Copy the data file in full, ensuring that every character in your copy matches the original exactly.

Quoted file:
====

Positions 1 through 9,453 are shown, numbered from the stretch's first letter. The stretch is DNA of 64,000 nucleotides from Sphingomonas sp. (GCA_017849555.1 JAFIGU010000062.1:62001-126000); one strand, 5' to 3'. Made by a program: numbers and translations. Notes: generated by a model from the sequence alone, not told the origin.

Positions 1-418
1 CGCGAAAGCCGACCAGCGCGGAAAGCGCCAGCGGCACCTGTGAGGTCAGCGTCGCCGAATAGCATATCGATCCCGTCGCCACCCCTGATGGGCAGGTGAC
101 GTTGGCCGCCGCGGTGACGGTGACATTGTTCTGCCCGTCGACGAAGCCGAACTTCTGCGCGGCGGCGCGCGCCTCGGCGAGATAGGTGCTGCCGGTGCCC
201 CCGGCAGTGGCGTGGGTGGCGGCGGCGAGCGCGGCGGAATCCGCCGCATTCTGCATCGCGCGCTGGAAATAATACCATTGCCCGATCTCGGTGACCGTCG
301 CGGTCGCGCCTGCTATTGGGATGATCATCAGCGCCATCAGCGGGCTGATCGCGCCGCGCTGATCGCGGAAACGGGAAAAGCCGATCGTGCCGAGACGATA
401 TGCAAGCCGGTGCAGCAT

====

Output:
Positions 1 through 9,453 are shown, numbered from the stretch's first letter. The stretch is DNA of 64,000 nucleotides from Sphingomonas sp. (GCA_017849555.1 JAFIGU010000062.1:62001-126000); one strand, 5' to 3'. Made by a program: numbers and translations. Notes: generated by a model from the sequence alone, not told the origin.

Positions 1-418
1 CGCGAAAGCCGACCAGCGCGGAAAGCGCCAGCGGCACCTGTGAGGTCAGCGTCGCCGAATAGCATATCGATCCCGTCGCCACCCCTGATGGGCAGGTGAC
101 GTTGGCCGCCGCGGTGACGGTGACATTGTTCTGCCCGTCGACGAAGCCGAACTTCTGCGCGGCGGCGCGCGCCTCGGCGAGATAGGTGCTGCCGGTGCCC
201 CCGGCAGTGGCGTGGGTGGCGGCGGCGAGCGCGGCGGAATCCGCCGCATTCTGCATCGCGCGCTGGAAATAATACCATTGCCCGATCTCGGTGACCGTCG
301 CGGTCGCGCCTGCTATTGGGATGATCATCAGCGCCATCAGCGGGCTGATCGCGCCGCGCTGATCGCGGAAACGGGAAAAGCCGATCGTGCCGAGACGATA
401 TGCAAGCCGGTGCAGCAT